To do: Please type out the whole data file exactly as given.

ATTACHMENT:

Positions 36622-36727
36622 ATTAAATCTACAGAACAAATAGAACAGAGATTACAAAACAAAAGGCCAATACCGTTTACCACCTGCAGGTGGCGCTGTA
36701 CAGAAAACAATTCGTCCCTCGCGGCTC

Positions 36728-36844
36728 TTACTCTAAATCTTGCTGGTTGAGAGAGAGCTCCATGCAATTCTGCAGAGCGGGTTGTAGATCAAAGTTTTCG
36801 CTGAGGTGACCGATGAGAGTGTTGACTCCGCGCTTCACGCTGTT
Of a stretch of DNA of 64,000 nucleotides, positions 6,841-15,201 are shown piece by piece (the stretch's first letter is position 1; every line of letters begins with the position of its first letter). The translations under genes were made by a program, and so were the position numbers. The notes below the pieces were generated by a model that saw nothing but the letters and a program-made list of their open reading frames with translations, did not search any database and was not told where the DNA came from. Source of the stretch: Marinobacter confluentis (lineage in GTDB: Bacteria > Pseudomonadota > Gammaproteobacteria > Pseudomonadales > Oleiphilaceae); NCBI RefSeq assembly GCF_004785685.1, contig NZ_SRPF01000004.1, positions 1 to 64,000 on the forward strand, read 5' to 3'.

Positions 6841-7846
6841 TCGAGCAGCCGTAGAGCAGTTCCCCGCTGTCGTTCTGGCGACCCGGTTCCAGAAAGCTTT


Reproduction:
Positions 36622-36727
36622 ATTAAATCTACAGAACAAATAGAACAGAGATTACAAAACAAAAGGCCAATACCGTTTACCACCTGCAGGTGGCGCTGTA
36701 CAGAAAACAATTCGTCCCTCGCGGCTC

Positions 36728-36844
36728 TTACTCTAAATCTTGCTGGTTGAGAGAGAGCTCCATGCAATTCTGCAGAGCGGGTTGTAGATCAAAGTTTTCG
36801 CTGAGGTGACCGATGAGAGTGTTGACTCCGCGCTTCACGCTGTT
Of a stretch of DNA of 64,000 nucleotides, positions 6,841-15,201 are shown piece by piece (the stretch's first letter is position 1; every line of letters begins with the position of its first letter). The translations under genes were made by a program, and so were the position numbers. The notes below the pieces were generated by a model that saw nothing but the letters and a program-made list of their open reading frames with translations, did not search any database and was not told where the DNA came from. Source of the stretch: Marinobacter confluentis (lineage in GTDB: Bacteria > Pseudomonadota > Gammaproteobacteria > Pseudomonadales > Oleiphilaceae); NCBI RefSeq assembly GCF_004785685.1, contig NZ_SRPF01000004.1, positions 1 to 64,000 on the forward strand, read 5' to 3'.

Positions 6841-7846
6841 TCGAGCAGCCGTAGAGCAGTTCCCCGCTGTCGTTCTGGCGACCCGGTTCCAGAAAGCTTT